House Panel Takes Up Immigration Bill 06/18 13:28
A key committee in the Republican-led House moved Tuesday toward approving a
tough enforcement-focused immigration bill, over objections from Democrats and
disruptions from protesters shouting "Shame, shame, shame!"
WASHINGTON (AP) -- A key committee in the Republican-led House moved Tuesday
toward approving a tough enforcement-focused immigration bill, over objections
from Democrats and disruptions from protesters shouting "Shame, shame, shame!"
Meanwhile in the Senate, a Republican lawmaker floated a compromise border
security proposal he hopes can win over support for sweeping immigration
legislation under consideration there that opens the door to citizenship for 11
million immigrants now here illegally.
And on a day of fast-paced developments on an issue that is a top priority
for President Barack Obama, House Speaker John Boehner, R-Ohio, moved to quiet
speculation that he might bring the Senate immigration legislation up for a
vote despite opposition from many conservatives in his chamber.
"Any immigration reform bill that is going to go into law ought to have a
majority of both parties' support if we're really serious about making that
happen. And so I don't see any way of bringing an immigration bill to the floor
that doesn't have a majority support of Republicans," Boehner said. He added
that border enforcement would be key for any immigration bill, "And I frankly
think the Senate bill is weak on border security."
As Boehner addressed reporters, the House Judiciary Committee was meeting to
consider a bill, called the Strengthen and Fortify Enforcement Act, by Rep.
Trey Gowdy, R-S.C. It would empower state and local officials to enforce
federal immigration laws, make passport and visa fraud into aggravated felonies
subject to deportation, funnel money into building more detention centers, and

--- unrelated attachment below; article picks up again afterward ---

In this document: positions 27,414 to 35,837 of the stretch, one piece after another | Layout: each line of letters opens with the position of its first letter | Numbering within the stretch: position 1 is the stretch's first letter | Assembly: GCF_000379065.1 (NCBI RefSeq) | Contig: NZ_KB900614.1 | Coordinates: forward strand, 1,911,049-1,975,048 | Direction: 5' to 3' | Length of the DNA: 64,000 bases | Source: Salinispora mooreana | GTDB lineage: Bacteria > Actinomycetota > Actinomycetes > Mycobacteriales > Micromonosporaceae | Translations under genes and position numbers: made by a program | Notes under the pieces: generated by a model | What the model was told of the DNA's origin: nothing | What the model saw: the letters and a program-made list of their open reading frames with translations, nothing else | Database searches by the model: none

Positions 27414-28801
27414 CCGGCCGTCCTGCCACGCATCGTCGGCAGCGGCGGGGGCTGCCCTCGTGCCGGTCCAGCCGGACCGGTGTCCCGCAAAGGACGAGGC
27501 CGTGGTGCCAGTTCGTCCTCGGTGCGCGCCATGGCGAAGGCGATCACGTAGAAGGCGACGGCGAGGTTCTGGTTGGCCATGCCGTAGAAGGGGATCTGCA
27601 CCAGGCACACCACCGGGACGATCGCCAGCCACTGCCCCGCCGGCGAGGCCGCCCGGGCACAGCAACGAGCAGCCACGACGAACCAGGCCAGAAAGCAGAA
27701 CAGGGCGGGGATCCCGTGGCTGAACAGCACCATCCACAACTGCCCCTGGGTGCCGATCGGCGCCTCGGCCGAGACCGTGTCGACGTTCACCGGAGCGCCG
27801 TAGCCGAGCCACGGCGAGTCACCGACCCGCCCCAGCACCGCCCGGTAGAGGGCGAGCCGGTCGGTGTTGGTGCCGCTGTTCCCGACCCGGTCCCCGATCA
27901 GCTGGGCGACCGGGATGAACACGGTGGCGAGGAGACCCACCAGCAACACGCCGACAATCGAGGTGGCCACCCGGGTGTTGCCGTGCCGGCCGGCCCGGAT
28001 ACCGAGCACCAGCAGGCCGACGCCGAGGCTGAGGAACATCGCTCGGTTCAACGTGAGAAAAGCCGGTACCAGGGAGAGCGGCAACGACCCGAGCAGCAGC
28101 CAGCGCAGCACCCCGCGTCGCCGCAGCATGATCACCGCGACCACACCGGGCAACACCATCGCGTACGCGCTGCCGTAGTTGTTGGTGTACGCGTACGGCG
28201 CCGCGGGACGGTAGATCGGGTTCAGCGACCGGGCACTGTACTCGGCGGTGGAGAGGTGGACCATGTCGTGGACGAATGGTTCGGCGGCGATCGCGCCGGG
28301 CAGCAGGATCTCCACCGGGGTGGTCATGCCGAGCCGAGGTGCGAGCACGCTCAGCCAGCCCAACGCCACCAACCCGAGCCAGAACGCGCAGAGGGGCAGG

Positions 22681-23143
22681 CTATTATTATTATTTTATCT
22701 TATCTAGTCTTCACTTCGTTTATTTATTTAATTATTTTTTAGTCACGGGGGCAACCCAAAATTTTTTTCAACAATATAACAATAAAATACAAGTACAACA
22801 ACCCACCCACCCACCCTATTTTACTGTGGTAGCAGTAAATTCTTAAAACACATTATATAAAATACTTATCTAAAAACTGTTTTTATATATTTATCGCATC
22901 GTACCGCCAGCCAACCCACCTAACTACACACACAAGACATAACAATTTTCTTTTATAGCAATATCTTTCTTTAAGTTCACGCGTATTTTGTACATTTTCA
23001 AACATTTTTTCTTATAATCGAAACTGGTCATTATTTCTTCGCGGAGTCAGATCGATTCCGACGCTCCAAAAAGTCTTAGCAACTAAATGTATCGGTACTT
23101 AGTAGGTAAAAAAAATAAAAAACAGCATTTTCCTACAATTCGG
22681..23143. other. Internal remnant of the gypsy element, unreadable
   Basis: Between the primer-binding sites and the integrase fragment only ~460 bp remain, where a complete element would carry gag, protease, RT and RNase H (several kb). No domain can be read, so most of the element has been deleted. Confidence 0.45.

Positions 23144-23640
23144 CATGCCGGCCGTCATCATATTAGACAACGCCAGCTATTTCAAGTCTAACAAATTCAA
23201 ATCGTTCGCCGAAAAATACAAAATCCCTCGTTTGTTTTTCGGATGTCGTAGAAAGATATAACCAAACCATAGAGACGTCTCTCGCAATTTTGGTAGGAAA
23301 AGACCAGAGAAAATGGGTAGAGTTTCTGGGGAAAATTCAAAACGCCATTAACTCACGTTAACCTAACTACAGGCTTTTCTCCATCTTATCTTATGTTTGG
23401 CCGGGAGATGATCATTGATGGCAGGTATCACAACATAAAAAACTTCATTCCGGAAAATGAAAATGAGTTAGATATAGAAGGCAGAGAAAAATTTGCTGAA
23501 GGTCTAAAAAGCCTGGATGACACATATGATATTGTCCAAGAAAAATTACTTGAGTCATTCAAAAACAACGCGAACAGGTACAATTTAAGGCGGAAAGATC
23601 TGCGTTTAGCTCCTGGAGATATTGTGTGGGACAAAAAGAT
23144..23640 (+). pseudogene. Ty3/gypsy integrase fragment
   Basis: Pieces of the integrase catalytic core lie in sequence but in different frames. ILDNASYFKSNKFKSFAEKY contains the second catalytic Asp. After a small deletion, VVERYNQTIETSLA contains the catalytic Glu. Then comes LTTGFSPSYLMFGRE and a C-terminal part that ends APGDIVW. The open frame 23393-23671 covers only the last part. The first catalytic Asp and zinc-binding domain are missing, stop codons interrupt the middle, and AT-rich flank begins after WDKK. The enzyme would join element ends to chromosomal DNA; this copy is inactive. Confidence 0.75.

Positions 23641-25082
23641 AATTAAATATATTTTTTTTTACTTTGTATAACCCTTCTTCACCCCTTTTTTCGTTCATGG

crack down on immigrants suspected of posing dangers.
As soon as Judiciary Chairman Bob Goodlatte, R-Va., gaveled the proceedings
open, more than a dozen protesters who had been seated in the hearing room
stood up and began clapping and chanting, "Shame, shame, shame! More of the
same!" They were ushered out but their cries could still be heard in the
hallway and Goodlatte stopped the proceedings until the protesters had been
Goodlatte said that the bill under consideration --- the first immigration
bill to come to a vote in a House committee this year --- "provides a robust
interior enforcement strategy that will maintain the integrity of our
immigration system for the long term."
But Rep. Zoe Lofgren, D-Calif., said that "this bill must be opposed, it
would turn millions of undocumented immigrants into criminals overnight." She
predicted mass protests were the bill to become law, along the lines of what
happened in 2006 after the House passed a similarly tough enforcement bill.
The move by the House Judiciary Committee comes less than two weeks after
the full House voted to overturn Obama's 2012 election-year order to stop
deportations of many immigrants brought here illegally as youths.
Together the two moves highlight the challenges ahead in getting a
comprehensive immigration bill through Congress this year, as Obama wants. For